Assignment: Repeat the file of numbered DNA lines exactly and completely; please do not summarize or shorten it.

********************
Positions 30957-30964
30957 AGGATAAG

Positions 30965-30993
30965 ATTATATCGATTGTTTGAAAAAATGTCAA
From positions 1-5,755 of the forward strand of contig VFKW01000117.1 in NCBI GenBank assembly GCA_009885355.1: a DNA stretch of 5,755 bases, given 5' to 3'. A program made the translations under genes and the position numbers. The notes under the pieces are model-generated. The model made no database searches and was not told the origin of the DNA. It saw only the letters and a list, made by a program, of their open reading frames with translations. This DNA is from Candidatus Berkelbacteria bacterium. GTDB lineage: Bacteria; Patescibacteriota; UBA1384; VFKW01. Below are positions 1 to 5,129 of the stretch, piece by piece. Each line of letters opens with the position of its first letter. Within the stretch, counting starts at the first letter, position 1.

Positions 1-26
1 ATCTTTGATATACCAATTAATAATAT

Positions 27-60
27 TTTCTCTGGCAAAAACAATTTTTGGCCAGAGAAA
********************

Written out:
Positions 30957-30964
30957 AGGATAAG

Positions 30965-30993
30965 ATTATATCGATTGTTTGAAAAAATGTCAA
From positions 1-5,755 of the forward strand of contig VFKW01000117.1 in NCBI GenBank assembly GCA_009885355.1: a DNA stretch of 5,755 bases, given 5' to 3'. A program made the translations under genes and the position numbers. The notes under the pieces are model-generated. The model made no database searches and was not told the origin of the DNA. It saw only the letters and a list, made by a program, of their open reading frames with translations. This DNA is from Candidatus Berkelbacteria bacterium. GTDB lineage: Bacteria; Patescibacteriota; UBA1384; VFKW01. Below are positions 1 to 5,129 of the stretch, piece by piece. Each line of letters opens with the position of its first letter. Within the stretch, counting starts at the first letter, position 1.

Positions 1-26
1 ATCTTTGATATACCAATTAATAATAT

Positions 27-60
27 TTTCTCTGGCAAAAACAATTTTTGGCCAGAGAAA